Do I need a photo of myself on my website?

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Website Developer at kitchen table
Rachel on the job
Our V.P. at work.

I coach people who want to become website developers. When they ask me “Do I need a photo of myself on my website?” I always answer, “Yes, of course!” and “Without your photo on your website, you’re at a sales disadvantage.”
That’s when I hear something like, “Really? I really have to?” or “I don’t know. I’ll think about it. I don’t like photos of myself.”

When I walk into a brick-and-mortar store, I expect to find a person there to greet me.
Likewise, when I visit a website, I assume there’s a person behind that website to help me if I need it. I’ve come across many “vending machine websites”—websites without any information about who owned them, sometimes not even a way to contact someone. Instead, the sites were all about prices and transactions.

You’ve heard the old axioms, “People do business with people, not companies,” or “people do business with people they like, know, and trust.”and while they’ve become clichéd, they’re no less true.

Yes, put a photo of yourself on your company website.

The internet is cold and impersonal. A simple photo goes a long way toward building trust. Show your prospects you are a real person.

Use your website to build trust.

The more your customer feels they know you, the more likely it is they will trust you. The more your customer trusts you, the more willing they are to take a risk with you.

Here, “risk” means establishing a business relationship, or buying from you or even just giving you their email address. If your website visitor likes and trusts you, they are much more willing to become your customer.

Photos as first Impressions

Photo of myself on websiteChoose a photo that shows who you are in a way that’s relevant to your business.

Recreate the natural setting of a face-to-face interaction. If you’re meeting someone for the first time, you will smile, and (if you’re wearing them) you will take off your sunglasses or your hat to better show your face.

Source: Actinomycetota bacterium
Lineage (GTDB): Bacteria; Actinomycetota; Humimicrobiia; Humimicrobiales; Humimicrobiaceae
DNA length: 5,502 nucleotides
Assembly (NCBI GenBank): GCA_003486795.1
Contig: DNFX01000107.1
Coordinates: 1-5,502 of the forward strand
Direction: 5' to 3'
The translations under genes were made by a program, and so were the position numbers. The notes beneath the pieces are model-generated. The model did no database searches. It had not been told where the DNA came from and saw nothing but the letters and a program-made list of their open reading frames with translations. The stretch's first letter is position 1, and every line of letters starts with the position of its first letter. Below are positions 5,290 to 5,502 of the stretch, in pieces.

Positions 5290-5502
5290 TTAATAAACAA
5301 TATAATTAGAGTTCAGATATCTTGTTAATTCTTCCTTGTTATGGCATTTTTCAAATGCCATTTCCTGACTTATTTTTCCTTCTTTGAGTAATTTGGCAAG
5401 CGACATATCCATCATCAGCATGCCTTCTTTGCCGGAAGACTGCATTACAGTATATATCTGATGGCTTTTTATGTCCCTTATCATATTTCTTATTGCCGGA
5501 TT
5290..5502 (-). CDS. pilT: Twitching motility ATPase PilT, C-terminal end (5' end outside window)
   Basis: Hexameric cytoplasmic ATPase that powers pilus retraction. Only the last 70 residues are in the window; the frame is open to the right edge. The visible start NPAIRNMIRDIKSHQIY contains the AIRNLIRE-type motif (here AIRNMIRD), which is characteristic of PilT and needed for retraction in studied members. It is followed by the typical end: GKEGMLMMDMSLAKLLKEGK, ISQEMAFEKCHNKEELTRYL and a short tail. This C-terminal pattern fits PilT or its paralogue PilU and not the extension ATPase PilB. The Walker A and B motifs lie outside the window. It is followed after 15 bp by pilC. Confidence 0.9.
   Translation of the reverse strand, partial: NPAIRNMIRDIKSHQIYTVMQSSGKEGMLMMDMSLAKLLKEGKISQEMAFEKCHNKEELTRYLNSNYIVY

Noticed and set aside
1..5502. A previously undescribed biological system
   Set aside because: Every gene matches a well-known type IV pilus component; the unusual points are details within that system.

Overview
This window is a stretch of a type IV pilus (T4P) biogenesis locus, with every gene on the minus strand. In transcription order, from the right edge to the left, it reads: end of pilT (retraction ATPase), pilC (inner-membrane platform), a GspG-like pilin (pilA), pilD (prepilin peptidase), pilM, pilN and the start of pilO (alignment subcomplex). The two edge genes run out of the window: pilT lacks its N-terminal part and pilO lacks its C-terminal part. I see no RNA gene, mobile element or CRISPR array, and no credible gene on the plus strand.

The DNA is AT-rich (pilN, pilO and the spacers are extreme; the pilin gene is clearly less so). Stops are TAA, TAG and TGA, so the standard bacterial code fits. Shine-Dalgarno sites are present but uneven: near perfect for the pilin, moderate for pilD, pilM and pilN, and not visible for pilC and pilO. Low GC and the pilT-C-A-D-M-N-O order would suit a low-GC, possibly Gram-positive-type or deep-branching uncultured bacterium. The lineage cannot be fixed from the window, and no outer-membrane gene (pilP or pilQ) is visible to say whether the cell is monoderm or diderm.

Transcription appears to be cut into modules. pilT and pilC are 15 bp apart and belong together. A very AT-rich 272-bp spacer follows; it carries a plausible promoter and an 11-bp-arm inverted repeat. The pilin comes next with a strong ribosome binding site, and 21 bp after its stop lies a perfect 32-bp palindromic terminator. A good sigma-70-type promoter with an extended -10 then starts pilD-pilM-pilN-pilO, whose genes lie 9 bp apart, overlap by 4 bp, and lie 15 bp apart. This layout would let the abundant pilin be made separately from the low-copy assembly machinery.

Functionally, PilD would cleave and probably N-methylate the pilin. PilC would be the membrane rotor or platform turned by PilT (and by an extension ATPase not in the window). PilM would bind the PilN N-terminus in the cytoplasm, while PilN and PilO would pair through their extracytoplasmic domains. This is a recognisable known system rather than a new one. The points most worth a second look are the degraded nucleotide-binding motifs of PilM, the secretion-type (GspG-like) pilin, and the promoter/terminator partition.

The same etiquette applies to your photo. Ask yourself, is this how I would want to meet my customers for the first time? Is this how I would greet them in person?

Who Will See Your Photo?

Plenty of people—most—will want to use your website just to get something done and move on with their day. But the About page is the first place a person will look when they want to spend a little more time on your website.
So ask yourself, why wouldn’t you take that opportunity?

Hosted by
Emily Journey

Welcome to WebDev Success. I’m Emily Journey and this podcast is where I take a hard look at the challenges facing the website development industry. Learn how to attract loyal customers, how to raise your prices with confidence, and take steps to craft the work life you’ve always wanted. Subscribe, listen in and develop brilliantly.

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Web developer working at table

Hi, I’m Emily Journey. I founded and lead a website consulting agency with six coworkers. This blog is where I write about the things I’ve learned at my real job.
I respond to your comments at the bottom of my posts. Subscribe to get my weekly email.

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